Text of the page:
How to Forecast Your Company Inventory

Manager and staff reviewing inventory Adobe

Inventory management is one of the less-talked-about aspects of running a business, yet it is one of the most crucial elements of your day-to-day operations. If you are a new business owner coming to grips with the daily realities of stock management, things can get daunting pretty fast. 

In plain terms, inventory management will always remain a significant struggle for businesses due to the various internal and external factors that can affect your demand for the stock. However, mastery over inventory forecasting can undoubtedly help make the struggle less painful.

With this in mind, we've compiled an in-depth guide on how to conduct this process, including a brief look at some of the methods, software and models involved. Therefore, if you're brand new to the concept, this is an excellent place to start. 

How to Forecast Your Inventory

Forecasting involves various techniques used by managers to make accurate predictions about future stock demands in business. Its primary focus is removing any element of guesswork involved in the costly process of placing orders with your suppliers.

This is important because unused inventory can be a significant financial and logistical drain on your organisation. With inventory forecasting, you can aim for quick refill of orders while minimising the quantity and duration of idle stock.

It will also help you answer the two most pressing questions faced by any business owner involved in the manufacture and sales of merchandise, the first of which is:

How much stock should I order in the immediate future? 

This is a fundamentally important question in business, and the answer is dependant on several factors, including past data on demand for stock in your organisation, the expenditure involved in procuring it (fixed costs), and the cost of the storage and management of stock purchased (carrying costs).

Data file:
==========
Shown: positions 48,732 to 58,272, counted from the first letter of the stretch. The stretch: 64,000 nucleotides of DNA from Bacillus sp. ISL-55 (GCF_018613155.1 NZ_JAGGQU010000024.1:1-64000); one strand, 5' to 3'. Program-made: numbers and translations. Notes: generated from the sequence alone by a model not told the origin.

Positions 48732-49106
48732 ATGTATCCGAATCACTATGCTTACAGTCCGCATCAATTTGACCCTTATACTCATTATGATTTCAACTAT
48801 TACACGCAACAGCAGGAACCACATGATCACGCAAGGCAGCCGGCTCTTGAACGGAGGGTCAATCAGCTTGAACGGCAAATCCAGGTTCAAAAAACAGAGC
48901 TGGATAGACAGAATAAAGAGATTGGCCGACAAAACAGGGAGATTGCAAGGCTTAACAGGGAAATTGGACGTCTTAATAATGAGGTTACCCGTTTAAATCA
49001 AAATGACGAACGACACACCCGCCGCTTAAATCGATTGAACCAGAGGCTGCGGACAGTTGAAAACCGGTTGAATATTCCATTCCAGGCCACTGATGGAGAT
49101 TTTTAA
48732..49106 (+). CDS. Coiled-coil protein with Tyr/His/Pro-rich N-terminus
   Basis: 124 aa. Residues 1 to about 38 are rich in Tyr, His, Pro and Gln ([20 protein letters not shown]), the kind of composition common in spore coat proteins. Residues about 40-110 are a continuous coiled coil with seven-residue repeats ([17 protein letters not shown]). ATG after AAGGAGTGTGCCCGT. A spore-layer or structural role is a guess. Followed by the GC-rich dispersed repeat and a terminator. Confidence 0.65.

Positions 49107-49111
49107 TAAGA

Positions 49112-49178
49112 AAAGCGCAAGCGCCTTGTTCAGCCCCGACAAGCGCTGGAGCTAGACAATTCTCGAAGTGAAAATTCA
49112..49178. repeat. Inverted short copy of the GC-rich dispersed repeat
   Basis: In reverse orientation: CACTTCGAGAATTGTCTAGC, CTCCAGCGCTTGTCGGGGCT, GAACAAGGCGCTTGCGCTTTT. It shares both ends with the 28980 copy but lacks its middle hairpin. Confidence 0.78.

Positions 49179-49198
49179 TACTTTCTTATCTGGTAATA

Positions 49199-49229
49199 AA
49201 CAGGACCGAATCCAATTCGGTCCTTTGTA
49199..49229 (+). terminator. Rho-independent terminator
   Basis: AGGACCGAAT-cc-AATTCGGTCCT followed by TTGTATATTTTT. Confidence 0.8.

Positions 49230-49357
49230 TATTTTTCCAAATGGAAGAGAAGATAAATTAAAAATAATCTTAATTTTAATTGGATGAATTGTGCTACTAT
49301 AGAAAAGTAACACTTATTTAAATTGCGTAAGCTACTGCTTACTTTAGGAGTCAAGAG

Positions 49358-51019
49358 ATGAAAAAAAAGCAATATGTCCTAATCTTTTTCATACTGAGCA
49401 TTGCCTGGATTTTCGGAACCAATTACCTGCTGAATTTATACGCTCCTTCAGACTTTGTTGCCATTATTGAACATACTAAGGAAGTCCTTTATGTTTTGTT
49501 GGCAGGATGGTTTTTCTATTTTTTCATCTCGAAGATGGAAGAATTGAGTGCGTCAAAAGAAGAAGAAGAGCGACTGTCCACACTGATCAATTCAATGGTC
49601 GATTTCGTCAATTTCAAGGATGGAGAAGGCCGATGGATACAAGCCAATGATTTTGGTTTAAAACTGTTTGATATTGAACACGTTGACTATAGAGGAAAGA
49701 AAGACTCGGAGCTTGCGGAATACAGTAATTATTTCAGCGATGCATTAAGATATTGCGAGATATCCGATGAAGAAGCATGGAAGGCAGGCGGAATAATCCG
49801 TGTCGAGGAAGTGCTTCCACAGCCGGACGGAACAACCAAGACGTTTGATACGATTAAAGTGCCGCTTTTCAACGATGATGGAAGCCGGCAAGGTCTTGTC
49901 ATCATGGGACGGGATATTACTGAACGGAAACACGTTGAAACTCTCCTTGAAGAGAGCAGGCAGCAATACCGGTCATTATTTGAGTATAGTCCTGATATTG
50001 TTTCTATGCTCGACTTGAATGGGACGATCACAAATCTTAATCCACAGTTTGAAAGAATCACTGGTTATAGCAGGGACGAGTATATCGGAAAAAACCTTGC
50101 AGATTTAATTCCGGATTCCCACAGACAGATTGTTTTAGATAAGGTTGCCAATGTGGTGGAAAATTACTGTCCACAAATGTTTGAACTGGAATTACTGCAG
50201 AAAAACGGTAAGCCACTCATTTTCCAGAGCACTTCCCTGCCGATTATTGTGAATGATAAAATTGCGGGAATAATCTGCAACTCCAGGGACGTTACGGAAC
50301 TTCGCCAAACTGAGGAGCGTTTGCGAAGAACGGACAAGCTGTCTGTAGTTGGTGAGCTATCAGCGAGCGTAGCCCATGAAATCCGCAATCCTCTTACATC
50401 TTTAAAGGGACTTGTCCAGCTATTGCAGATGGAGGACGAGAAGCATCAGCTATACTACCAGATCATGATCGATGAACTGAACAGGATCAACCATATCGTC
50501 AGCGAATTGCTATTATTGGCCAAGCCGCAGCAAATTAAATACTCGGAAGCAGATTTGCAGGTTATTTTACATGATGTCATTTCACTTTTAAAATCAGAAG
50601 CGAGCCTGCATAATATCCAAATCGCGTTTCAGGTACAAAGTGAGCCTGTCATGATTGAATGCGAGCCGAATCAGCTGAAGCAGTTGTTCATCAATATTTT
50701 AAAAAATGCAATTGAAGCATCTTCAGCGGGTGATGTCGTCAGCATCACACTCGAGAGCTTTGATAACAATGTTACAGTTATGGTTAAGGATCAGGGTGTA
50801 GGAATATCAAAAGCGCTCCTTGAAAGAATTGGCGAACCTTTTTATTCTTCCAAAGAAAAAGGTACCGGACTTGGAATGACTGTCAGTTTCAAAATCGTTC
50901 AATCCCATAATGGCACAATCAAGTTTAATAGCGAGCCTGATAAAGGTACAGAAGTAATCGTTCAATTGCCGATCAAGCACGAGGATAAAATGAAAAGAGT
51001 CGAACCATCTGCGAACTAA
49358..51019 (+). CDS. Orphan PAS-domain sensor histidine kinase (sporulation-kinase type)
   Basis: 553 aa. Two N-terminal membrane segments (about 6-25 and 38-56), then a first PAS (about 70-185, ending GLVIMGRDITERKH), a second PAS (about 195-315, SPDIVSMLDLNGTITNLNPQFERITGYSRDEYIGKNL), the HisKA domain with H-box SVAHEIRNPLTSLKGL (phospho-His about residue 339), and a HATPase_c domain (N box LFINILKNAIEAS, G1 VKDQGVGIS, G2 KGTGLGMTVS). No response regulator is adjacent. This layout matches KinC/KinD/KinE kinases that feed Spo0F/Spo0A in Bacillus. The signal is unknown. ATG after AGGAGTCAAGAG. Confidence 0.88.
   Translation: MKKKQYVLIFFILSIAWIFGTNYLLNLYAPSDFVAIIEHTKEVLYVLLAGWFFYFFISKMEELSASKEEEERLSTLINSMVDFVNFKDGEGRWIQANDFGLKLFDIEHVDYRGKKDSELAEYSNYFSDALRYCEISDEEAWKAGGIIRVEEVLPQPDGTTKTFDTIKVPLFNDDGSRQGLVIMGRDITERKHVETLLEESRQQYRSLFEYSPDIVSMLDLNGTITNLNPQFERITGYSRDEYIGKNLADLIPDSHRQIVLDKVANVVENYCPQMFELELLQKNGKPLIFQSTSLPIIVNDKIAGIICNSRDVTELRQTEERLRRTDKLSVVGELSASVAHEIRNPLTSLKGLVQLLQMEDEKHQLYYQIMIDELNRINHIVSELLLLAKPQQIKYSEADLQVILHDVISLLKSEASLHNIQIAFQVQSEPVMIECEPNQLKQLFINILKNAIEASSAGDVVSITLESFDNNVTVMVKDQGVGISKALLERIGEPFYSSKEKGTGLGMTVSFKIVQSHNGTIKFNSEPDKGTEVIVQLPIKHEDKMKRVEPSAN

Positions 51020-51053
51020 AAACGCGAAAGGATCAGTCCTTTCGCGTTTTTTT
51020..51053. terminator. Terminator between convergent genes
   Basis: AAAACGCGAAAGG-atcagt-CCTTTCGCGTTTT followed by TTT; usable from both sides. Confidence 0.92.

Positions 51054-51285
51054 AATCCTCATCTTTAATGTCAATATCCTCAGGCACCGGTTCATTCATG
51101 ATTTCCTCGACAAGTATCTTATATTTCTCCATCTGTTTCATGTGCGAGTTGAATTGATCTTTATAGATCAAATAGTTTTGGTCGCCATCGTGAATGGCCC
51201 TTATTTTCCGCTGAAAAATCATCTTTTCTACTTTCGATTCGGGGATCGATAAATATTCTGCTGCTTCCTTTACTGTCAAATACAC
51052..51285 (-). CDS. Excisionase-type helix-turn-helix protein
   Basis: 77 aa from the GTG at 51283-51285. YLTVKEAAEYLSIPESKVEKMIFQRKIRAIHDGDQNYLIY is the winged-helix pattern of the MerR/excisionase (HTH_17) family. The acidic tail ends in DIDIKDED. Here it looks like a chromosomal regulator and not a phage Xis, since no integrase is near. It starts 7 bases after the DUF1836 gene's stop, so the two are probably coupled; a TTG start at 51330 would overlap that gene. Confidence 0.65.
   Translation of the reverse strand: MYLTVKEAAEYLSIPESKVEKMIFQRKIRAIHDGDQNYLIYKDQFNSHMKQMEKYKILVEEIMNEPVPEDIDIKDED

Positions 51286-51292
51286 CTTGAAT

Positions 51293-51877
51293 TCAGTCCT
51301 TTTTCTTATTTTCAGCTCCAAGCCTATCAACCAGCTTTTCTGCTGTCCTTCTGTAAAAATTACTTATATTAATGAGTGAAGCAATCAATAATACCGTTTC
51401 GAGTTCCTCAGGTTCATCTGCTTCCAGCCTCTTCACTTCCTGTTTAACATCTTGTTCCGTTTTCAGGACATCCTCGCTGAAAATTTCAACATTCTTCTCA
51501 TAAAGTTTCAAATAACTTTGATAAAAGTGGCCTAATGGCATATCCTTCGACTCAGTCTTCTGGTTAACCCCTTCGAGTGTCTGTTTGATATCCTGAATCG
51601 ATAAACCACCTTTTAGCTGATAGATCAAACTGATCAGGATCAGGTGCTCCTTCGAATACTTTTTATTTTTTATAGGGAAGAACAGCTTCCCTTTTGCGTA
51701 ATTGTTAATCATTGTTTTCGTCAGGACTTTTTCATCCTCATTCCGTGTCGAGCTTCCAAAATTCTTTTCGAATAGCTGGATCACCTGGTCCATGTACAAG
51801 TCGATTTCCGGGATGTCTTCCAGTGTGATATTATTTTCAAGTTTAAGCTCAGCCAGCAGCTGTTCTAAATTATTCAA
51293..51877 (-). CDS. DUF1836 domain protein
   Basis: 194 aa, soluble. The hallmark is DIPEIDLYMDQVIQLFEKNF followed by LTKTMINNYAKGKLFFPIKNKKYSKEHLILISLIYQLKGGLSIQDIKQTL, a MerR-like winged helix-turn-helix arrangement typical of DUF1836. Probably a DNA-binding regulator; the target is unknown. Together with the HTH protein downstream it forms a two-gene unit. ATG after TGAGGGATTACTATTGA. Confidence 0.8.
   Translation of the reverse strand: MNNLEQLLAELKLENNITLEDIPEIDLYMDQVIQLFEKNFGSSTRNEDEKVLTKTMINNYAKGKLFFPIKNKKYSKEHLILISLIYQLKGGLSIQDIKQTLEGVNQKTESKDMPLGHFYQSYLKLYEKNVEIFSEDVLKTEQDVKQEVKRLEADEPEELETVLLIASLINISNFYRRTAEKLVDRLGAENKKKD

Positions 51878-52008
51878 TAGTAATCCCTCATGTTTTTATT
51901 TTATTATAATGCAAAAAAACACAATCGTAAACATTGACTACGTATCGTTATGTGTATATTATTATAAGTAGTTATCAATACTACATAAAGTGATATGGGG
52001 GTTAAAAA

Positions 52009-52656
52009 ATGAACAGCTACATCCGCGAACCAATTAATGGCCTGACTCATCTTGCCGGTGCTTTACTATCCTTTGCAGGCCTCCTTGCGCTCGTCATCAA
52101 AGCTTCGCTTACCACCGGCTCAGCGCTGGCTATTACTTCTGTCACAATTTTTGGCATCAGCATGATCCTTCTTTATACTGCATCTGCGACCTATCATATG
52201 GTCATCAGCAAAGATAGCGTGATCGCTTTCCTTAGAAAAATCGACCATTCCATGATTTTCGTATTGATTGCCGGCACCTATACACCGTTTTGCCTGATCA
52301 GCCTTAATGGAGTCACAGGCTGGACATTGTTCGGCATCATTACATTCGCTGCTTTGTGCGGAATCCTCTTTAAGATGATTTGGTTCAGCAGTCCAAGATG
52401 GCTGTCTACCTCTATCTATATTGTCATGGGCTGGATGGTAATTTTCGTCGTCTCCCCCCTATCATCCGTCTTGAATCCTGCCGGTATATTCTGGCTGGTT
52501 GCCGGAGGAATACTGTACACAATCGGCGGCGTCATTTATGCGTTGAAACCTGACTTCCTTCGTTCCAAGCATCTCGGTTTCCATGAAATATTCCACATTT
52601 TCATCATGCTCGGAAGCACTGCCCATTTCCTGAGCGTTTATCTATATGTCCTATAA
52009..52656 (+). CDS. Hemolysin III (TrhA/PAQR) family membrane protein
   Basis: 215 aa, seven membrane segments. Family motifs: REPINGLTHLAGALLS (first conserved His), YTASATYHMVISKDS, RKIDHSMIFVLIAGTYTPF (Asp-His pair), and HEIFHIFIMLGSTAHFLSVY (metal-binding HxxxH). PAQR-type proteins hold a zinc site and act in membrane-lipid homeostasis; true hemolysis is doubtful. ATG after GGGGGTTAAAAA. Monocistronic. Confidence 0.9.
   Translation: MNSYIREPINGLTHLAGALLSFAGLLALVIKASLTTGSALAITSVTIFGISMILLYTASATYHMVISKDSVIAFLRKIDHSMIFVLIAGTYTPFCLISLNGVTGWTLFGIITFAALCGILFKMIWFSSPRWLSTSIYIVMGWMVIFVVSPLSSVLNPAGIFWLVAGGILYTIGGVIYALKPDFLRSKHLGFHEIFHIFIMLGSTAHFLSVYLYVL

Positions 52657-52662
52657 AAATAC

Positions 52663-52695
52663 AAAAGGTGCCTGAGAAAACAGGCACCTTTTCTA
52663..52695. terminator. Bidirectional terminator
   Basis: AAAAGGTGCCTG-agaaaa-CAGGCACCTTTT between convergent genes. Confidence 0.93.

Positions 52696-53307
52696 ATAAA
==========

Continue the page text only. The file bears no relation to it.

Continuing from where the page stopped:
Using these factors and a mathematical formula, you can calculate the economic order quantity (EOQ) – the ideal amount of stock your business should order to keep costs to a minimum while satisfying demand.

The second question is:

When should I place the said order at my suppliers?

The answer to this query lies in what is called a "reorder point" in inventory management. It essentially determines the timing of your next order and is the point in time when your inventory reaches the level where it becomes necessary to make your next order. 

It takes into account the following factors: the time taken by your vendors and suppliers to deliver the stock (the lead time), and the current daily usage rate on your existing inventory. There is then a formula that involves multiplying these two factors.

The aim is to have enough stock in your inventory to last your business demands until the new stock arrives after the lead time waiting period. 

The Need for Advanced Approaches to Forecasting

The above formulae and techniques depend almost entirely on past data; that is, you are basing your future inventory demand calculations on previous transactions. The inadequacy of this model in a fast-moving, dynamic environment should be abundantly clear. 

After all, companies grow and shrink; consumer demands hit peaks and troughs; new products are unveiled, and new rules come into play: many things can happen in business.

Although this approach – known as "naive forecasting" – isn't perfect, it does not mean that it is completely useless, though. It provides an idea of the average demand for inventory in your business, and it can be used as a baseline against other, more advanced, forms of forecasting.

Demand Forecasting and the Importance of External Variables

Your business organisation does not exist in a vacuum, nor does it function independently of other agencies and organisations. Many external factors can affect the sales and inventory demand in your organisation.